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Some emails are suspected to be viruses; Because of that, the email service store categorizes them as spam. Or some pages are suspected to be viruses, and new browsers classify them as harmful pages. As you know, many viruses and malware can't run on Linux (like Ubuntu). Here is my question: Can harmful pages or those type of spam (junk) emails harm my data? Maybe by phishing, data transfer (from my HDD), attacking cookies, or any other types of hacks?

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closed as unclear what you're asking by AJ Henderson, Adi, Xander, schroeder, NULLZ Aug 6 '13 at 23:11

Please clarify your specific problem or add additional details to highlight exactly what you need. As it's currently written, it’s hard to tell exactly what you're asking. See the How to Ask page for help clarifying this question.If this question can be reworded to fit the rules in the help center, please edit the question.

up vote 2 down vote accepted

A virus or any other form of malicious email may "harm your data" only by exploiting a vulnerability in the overall system, leading to execution of attacker-controlled instructions.

The "overall system" includes both the user's computer, and the user himself. In a phishing attempt, the primary vulnerability is the meat bag: the email contents induce the human user to take actions which are in accordance with the pursuance of the attacker's goal but ultimately detrimental to the user himself. This is not new and such attacks have far preceded the invention of computers. However, a recent twist is the realization that many users seem to lose their common sense when dealing with a computer, making them easy targets for con-artists.

Linux-based operating systems, generally speaking, have proven less vulnerable to malicious code in emails than Windows, for several reasons:

  • The Unix ancestry of Linux has promoted a rather strict philosophy of secure data handling, which might help prevent really dumb things such as automatically running incoming executable files.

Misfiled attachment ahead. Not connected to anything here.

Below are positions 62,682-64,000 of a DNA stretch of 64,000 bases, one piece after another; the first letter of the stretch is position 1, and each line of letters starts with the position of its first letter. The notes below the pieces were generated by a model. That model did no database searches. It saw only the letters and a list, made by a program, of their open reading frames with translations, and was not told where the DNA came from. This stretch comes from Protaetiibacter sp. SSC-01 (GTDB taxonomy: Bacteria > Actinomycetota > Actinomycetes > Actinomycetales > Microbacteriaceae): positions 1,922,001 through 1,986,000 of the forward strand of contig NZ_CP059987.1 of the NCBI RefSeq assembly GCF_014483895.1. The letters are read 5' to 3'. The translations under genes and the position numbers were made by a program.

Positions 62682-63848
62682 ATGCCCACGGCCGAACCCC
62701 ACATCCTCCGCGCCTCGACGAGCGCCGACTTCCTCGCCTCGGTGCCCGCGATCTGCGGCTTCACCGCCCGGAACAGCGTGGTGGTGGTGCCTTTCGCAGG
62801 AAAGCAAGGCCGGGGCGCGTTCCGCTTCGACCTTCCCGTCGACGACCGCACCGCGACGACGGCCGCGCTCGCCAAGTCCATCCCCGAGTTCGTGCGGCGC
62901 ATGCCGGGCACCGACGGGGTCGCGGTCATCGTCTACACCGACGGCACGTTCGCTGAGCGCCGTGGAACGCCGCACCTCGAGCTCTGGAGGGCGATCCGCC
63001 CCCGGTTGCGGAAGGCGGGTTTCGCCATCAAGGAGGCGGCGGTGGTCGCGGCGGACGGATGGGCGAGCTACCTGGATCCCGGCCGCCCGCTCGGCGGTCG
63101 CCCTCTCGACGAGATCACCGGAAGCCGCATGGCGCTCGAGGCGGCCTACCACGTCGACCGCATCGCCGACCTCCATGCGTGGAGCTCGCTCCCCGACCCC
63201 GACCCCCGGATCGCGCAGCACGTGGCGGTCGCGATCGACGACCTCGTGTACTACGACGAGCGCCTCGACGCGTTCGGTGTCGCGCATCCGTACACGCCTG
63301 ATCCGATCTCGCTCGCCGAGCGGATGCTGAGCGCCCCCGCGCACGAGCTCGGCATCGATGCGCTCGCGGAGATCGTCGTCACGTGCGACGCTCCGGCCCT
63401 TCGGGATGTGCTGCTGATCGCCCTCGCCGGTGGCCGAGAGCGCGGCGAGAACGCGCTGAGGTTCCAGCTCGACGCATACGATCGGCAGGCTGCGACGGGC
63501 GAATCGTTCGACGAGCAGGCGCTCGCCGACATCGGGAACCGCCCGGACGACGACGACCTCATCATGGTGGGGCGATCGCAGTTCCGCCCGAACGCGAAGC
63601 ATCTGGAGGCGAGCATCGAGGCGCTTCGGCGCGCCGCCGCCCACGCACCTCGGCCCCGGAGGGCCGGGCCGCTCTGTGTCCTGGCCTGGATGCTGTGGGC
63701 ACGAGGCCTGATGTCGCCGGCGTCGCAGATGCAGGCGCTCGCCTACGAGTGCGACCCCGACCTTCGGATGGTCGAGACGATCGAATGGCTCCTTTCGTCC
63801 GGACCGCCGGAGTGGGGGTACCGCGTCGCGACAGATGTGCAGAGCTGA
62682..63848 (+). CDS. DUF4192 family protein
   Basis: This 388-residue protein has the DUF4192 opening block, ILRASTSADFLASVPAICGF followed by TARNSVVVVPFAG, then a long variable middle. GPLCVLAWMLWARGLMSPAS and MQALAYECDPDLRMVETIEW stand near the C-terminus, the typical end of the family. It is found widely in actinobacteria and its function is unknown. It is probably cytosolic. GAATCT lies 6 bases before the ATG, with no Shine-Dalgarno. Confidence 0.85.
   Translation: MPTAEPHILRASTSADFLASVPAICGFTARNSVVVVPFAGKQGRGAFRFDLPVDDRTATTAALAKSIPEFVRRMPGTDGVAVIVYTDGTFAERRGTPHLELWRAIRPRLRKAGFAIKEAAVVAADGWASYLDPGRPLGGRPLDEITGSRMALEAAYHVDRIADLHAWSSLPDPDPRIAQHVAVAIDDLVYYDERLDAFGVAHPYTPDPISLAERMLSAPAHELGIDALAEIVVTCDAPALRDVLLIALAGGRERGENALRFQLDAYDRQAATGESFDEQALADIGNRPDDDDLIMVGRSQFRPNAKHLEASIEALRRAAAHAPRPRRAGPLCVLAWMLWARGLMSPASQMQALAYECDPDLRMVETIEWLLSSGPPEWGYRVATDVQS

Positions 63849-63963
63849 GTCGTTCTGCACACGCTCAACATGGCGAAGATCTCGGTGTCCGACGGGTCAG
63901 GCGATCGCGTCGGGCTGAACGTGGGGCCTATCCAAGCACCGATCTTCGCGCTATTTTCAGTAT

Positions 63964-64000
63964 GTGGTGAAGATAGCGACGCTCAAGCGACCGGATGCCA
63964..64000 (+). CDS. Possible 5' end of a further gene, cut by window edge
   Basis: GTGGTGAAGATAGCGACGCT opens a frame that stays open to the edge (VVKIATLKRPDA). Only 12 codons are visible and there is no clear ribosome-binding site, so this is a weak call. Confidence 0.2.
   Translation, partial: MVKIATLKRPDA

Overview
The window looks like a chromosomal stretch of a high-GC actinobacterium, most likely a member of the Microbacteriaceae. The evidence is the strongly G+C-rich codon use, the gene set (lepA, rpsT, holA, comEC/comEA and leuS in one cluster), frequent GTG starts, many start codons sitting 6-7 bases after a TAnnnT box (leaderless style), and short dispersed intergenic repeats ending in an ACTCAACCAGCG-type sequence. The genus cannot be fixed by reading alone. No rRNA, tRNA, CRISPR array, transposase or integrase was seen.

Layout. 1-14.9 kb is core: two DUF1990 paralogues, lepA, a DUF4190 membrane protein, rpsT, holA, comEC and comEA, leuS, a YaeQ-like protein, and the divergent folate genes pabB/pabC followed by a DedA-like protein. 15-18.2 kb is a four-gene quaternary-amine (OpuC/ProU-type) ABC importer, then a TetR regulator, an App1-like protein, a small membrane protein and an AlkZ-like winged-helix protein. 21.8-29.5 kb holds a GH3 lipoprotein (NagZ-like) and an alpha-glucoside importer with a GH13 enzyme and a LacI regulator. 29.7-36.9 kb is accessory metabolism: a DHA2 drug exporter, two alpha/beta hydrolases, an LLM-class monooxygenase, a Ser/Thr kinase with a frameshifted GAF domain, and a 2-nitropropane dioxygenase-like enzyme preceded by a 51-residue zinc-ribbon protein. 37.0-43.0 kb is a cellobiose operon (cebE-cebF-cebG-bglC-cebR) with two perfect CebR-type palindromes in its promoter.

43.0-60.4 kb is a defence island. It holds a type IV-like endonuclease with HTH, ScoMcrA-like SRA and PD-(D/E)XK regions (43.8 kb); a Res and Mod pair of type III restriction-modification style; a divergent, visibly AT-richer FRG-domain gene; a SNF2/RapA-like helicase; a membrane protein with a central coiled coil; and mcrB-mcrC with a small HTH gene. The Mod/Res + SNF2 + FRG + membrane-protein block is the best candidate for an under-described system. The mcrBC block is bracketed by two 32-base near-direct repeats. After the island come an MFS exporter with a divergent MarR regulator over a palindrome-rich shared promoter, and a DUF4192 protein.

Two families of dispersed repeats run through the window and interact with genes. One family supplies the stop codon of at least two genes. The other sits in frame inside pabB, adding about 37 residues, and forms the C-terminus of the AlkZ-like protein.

• The Linux ecosystem is very varied, both for OS particulars (emplacement of binaries, versions of libraries...) and for email applications, making exploits less universal.

  • Linux's share on the desktop market OS being what it is (1.29%, according to StatCounter), most attackers don't deem it worth the effort. Attackers are no less lazy than anyone else, and prefer to concentrate on the about 85% of Windows, which are much more likely to result in profits for them.

However, remember that the OS and its applicative software can only have limited success at fixing vulnerabilities in the human side of the system. Software can try to avoid "dangerous" situations in which humans have been known to take really wrong decisions with alarmingly high probability, but ultimately the user MUST demonstrate a less-than-absolute gullibility. Otherwise there is no possible security.

Therefore, malicious emails harming your data are improbable (but at least theoretically possible) if you use Linux and if, as a human user, you do not do anything foolish.

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Improbable unless he is targeted for some reason. It's probably worth noting that it is certainly highly possible that a targeted virus could be a problem, but that is unlikely for most users. – AJ Henderson Aug 6 '13 at 18:27

SPAM isn't always viruses or even always malicious. SPAM just refers to unwanted e-mail and is often advertising or get rich schemes or similar. Normally e-mails with viruses attached aren't forwarded, they are simply deleted or the attachment removed. Links in e-mails may go to viruses, which may or may not include Linux compatible versions (because viruses and exploits do exist for Linux, even if it is targeted less often).

More likely however are phishing attempts. These are e-mails that look like a valid page but actually are not. They don't try to do anything to your local computer, so the OS you are running doesn't matter, they can still report whatever information you enter on them to an attacker.

Some javascript and plugin based attacks can also work across multiple systems potentially. You shouldn't rely on your use of Linux to protect you and should be careful what links you click in e-mails and what websites you visit.

I'm not sure what you mean by bad sectors. Bad sectors are a physical problem with a hard drive, not an attack against a computer.

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I told Some emails are suspected to viruses; Because of that, the email service store categorize them as spams. Linux cannot recognize many viruses – user29154 Aug 6 '13 at 17:29
@MohammadRezaTayyebi - your question is rather hard to follow. It has technical inaccuracies in the description and the title of the question is asking about opening spam emails on Ubuntu. I chose to answer the questions as broadly as possible to get whatever your meaning may have been. As I indicated, some viruses will still work on Linux OSes as viruses do exist for Linux. If you are targeted, you could be infected though general messages probably won't work unless you are careless and unlucky. – AJ Henderson Aug 6 '13 at 18:25